St Neot, Cornwall

st neot cornwall towns

St Neot is a small village in a deep wooded hollow, just south of Colliford Lake, Bodmin Moor's largest reservoir. The village originally grew up on wool, tin and slate, but that has all gone now.

St Neot himself, said to have only been 4 feet tall, appears on one of the stained glass windows of the church. The stained glass windows of the church are said to be some of the finest examples of medieval stained glass in England. Around half of the glass in the windows dates from the fifteenth and sixteenth centuries. There are a number of fine crosses in the church yard, including the shaft of one from the ninth century.

The St Neot well is also dedicated to the saint. Standing at the foot of a rocky outcrop covered in trees the waters of this well, restored in 1852, are said to cure sick children, particularly in May around the time of Beltane.

During the Civil War, the village supported the King cause and this is still commemorated each year by placing an oak branch on the church tower on Oak Apple Day. The story being, of course, that King Charles escaped from his pursuers by hiding in an oak tree.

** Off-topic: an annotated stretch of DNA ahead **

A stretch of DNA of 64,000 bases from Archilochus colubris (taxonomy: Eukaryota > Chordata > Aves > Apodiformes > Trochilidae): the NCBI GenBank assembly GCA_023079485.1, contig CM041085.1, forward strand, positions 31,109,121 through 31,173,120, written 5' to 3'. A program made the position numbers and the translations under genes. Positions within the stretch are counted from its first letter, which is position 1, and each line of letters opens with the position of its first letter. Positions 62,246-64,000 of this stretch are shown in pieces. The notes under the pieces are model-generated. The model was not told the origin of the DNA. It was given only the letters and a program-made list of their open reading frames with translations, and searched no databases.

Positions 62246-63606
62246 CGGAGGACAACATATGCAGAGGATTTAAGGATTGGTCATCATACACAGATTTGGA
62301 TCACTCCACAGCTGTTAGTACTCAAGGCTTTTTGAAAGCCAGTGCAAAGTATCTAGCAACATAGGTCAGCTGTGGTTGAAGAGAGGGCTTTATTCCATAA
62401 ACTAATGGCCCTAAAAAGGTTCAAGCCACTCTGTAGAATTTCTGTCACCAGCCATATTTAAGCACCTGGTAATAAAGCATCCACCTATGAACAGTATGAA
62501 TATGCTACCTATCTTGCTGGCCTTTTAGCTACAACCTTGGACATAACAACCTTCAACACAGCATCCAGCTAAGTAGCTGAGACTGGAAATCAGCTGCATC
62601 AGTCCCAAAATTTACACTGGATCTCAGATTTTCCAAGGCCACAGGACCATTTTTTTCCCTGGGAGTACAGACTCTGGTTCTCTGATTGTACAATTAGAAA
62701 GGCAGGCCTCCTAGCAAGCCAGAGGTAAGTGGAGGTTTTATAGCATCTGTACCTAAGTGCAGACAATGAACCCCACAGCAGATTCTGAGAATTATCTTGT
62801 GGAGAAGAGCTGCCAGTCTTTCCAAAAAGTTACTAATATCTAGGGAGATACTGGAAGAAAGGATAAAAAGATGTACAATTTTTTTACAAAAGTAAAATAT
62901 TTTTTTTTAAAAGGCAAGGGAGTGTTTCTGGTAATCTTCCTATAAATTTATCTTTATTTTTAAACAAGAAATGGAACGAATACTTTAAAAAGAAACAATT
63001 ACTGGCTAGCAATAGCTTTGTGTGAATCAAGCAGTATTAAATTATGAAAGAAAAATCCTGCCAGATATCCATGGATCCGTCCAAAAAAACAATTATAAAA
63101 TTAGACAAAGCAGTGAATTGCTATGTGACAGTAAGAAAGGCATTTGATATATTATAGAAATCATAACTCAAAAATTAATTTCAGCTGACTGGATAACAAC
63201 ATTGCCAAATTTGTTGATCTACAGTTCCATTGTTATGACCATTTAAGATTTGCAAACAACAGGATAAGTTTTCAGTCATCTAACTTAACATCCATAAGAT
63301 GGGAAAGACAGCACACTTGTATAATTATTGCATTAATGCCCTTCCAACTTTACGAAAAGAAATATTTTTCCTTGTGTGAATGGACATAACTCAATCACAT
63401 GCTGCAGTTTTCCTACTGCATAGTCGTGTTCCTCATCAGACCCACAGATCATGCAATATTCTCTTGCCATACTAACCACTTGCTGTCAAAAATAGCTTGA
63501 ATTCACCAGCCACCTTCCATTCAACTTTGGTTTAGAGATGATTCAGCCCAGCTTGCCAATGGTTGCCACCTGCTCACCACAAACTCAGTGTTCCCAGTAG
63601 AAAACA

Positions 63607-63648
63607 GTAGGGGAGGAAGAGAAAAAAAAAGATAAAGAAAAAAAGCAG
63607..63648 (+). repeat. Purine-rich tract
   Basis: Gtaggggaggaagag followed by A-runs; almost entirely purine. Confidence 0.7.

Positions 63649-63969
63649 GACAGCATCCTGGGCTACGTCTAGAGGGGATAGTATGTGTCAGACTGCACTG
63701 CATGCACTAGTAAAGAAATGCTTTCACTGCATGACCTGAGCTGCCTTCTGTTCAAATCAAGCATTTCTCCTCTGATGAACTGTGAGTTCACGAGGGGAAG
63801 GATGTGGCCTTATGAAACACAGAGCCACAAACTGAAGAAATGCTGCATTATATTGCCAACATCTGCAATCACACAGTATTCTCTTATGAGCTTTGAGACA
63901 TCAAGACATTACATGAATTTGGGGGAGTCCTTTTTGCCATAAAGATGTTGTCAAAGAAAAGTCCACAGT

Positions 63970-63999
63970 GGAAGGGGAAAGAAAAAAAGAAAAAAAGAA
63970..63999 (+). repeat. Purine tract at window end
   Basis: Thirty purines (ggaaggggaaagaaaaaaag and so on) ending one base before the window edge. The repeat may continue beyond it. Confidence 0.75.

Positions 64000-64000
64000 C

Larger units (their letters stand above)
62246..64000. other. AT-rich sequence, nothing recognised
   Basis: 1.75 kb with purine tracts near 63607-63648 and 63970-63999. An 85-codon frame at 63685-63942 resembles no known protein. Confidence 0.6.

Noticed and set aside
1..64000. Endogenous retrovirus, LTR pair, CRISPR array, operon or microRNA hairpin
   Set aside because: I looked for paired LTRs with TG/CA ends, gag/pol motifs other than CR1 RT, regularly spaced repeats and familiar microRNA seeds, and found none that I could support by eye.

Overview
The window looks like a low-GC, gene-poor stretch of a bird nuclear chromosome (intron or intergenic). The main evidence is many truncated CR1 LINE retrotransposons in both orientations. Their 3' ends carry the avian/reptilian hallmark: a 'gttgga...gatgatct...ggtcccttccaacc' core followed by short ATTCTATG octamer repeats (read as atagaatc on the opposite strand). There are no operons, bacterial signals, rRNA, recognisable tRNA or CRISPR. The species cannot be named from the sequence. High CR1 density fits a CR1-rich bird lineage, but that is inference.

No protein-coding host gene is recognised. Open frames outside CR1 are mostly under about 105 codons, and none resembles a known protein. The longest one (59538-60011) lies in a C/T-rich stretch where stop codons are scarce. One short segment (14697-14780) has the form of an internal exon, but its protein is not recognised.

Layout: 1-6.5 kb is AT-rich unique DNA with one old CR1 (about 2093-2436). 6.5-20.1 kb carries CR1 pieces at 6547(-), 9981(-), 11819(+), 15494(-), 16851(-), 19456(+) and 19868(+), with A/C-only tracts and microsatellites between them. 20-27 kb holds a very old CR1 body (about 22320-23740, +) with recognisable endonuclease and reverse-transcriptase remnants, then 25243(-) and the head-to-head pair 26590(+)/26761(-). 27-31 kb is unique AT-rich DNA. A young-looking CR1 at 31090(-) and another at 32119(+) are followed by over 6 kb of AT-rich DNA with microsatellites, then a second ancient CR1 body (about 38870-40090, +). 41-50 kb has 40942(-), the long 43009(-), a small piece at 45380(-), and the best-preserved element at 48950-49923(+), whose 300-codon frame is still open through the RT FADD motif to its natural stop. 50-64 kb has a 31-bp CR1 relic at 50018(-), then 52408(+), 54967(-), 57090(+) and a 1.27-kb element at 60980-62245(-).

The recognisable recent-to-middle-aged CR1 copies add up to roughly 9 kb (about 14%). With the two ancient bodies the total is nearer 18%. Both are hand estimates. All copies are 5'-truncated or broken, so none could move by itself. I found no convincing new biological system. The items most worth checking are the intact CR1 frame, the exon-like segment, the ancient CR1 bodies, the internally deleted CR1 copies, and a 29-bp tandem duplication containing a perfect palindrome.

Dozmary Pool perhaps the site of Excalibur's final destination in the Legend of King Arthur.

Gilbert's History of Cornwall records ""The relics of St Neot remained at his monastery in Cornwall till about the year 974, when Earl Alric, and his wife Ethelfleda, having founded .a religious house at Eynesbury, in Huntingdonshire, and being at a loss for some patron saint, adopted the expedient of stealing the body of St Neot; which was accordingly done and the town retains his name, thus feloniously obtained, up to this time. The monastery in Cornwall continued feebly to exist after this disaster through the Saxon times; but having lost its palladium, it felt the ruiner's hand; and almost immediately after the Norman Conquest it was finally suppressed."

A few miles to the west is the hamlet of Warleggan, known for its eccentric rector, known for its eccentric rector, Fredrick Densham, who was the parish priest from 1931 to 1953. Disliked by his parishioners he built a high wall round the rectory and withdrew from the world, as no villagers would go to his church he preached to an empty church and filled it with cardboard cutouts for a congregation. He had put up a barbed-wire fence around the rectory gardens, had threatened to sell the organ, which was a memorial to the Fallen of the First World War. The Bishop listened to the Rev Densham's explanations and found that he had no reason to remove him from his post. With that, the Church Council resigned in a body and the whole congregation refused to enter the church again.

Carnglaze Slate Caverns are just outside the village

St Neot, Cornwall genealogical information from Genuki


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